CD45.1 and CD45.2 mice were originally obtained from The Jackson Laboratory and then maintained by breeding in our animal facility. While performing experiments with CD45.2 and CD45.1 mice, we observed a pattern of responses that suggested inherent differences in their susceptibility to infection (Fig. 1). In response to MCMV infection, we found that CD45.1 mice were better equipped to fight a lethal dose of MCMV. In response to influenza virus infection, we observed opposite results, with CD45.1 mice being less protected than CD45.2 mice. However, in response to C. rodentium infection, both CD45.1 and CD45.2 mouse strains were equally resistant to the enteric bacteria. Based on these results, we conclude that CD45.1 and CD45.2 mouse strains—that are housed in our animal facility—are not functionally equivalent.
Point mutation in the Ncr1 locus identified in the CD45.1 strain
Detailed analysis of the NK cell compartment landed one major difference between CD45.1 and CD45.2 strains: NCR1 expression was lost in the CD45.1 strain (Fig. 2). Loss of NCR1 expression in the CD45.1 strain was identified in NK cells from various organs (Fig. 2A, 2B) and innate lymphoid cells from the intestine (Fig. 2C). We confirmed that the loss of NCR1 expression was not the result of intracellular sequestration, as shown by surface and intracellular staining and with monoclonal and polyclonal anti-NCR1 Abs (Fig. 2D, 2I). Given the increasing evidence of associations between host gene expression and gut microbiota (2), we considered the possibility that the loss of NCR1 in the CD45.1 strain is the result of a specific gut microbiota acquired during breeding in our animal facility. However, the transfer of gut content from CD45.2 mice failed to restore the expression of NCR1 in CD45.1 recipient NK cells (Fig. 2E). Finally, to demonstrate that the loss of NCR1 in CD45.1 strain is not driven by the environment, we assessed the expression of NCR1 in mixed bone marrow chimeras. Results showed no expression of NCR1 on CD45.1-derived NK cells, indicating a cell-autonomous defect (Fig. 2F).
Because levels of the Ncr1 transcripts were comparable in both mouse strains (Fig. 2G), we sequenced the mRNA and identified a point mutation, TGT to CGT, in the 40th nucleotide from the start codon leading to a single amino acid mutation from cysteine to arginine at the 14th aa (C14R), which is localized in the region of the signal peptide of NCR1 (Fig. 2H). To evaluate the effects of this signal peptide mutation, we constructed expression vectors with mutant (NCR1C14R) or wild-type (NCR1WT) forms and assessed outcomes on protein expression. Unlike wild-type controls, no protein was detected from the mutated construct, indicating that this signal peptide mutation was sufficient to abrogate NCR1 expression (Fig. 2J, 2K). Signal peptides are responsible for numerous functions, including recognition and binding of the protein to the cytosolic signal recognition particle, its insertion into the endoplasmic reticulum (ER) protein–conducting channels, and protein maturation processes such as quality control and addition of N-linked glycans (3). Examples from signal peptide mutations showed that changes in the signal peptide hydrophobicity interfere with the binding of the mutant preproteins to the signal recognition and translocation into the ER (4). Even for the fraction of the mutant preproteins that enter the ER, their cleavage by the signal peptidase is inefficient; as a result, the uncleaved preproteins could not reach the glycosylation machinery and therefore were retained in the ER (4). Alternatively, the mutant preproteins are removed from the ER by a process of active degradation via the proteasome pathway (5). Although further studies are required to identify the exact mechanism, our results imply a similar mechanism for the C14R signal peptide mutation resulting in degradation and loss of NCR1. Accordingly, we termed this mutant strain Ncr1C14R mice.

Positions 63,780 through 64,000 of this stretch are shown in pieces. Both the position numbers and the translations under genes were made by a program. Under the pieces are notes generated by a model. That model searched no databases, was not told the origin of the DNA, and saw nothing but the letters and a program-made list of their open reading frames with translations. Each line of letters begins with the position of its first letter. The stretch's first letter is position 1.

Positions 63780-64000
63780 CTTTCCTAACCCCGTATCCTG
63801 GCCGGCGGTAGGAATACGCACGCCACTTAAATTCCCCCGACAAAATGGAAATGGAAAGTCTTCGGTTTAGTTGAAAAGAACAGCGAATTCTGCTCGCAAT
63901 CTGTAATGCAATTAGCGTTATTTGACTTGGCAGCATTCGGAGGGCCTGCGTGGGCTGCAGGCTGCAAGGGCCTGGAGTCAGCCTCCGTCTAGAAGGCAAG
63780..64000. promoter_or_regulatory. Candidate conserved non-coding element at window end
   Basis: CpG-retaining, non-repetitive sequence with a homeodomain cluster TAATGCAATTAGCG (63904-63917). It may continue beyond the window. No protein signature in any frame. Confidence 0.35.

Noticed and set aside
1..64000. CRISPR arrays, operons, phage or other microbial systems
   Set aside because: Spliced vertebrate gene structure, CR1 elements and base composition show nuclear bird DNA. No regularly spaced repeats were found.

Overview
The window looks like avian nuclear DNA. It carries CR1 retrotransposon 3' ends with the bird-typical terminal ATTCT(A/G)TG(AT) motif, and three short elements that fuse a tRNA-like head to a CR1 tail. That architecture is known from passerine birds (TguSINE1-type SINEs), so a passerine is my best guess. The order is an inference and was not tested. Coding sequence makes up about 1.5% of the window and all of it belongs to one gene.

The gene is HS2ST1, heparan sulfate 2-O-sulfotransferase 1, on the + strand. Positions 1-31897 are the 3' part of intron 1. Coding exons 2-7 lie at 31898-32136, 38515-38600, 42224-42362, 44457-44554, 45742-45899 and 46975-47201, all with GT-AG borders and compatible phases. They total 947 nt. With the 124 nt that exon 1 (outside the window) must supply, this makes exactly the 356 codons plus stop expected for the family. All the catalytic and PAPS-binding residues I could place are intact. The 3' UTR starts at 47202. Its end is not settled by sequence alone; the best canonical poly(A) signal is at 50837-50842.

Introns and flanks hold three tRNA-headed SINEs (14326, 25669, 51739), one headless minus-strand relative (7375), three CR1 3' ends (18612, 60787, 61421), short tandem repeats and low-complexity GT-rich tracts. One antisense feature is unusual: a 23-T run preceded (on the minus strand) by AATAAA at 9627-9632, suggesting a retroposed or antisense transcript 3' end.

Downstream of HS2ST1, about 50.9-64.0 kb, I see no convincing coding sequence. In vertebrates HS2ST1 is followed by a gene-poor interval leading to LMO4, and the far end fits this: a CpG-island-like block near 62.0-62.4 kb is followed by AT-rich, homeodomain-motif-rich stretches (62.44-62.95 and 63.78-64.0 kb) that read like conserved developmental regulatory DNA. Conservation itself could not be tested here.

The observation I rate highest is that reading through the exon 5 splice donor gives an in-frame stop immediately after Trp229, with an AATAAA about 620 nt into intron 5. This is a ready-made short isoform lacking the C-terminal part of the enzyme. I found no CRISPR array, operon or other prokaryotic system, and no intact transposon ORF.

Mutant Ncr1C14R confers hyper IFN-γ response without altering the lytic activity
NCR1 contains two extracellular Ig domains, a type I transmembrane domain, and a short cytoplasmic tail lacking ITAMs. Given the lack of inherent signaling motifs, NCR1 relies on adaptor molecules FCεRIγ and CD3ζ to impart positive signals through their ITAMs (6). Based on this structure, NCR1 has been assumed to act solely as an activating receptor delivering positive signals to NK cells (7–9). However, such a role has been challenged by opposite results arguing instead for a regulatory role of NCR1 in NK cell activities (10). Given the controversial data reported from Ncr1gfp/gfp and Ncr1Noe/Noe mice (11, 12), we sought to re-examine the role of NCR1 using the Ncr1C14R mutant mice.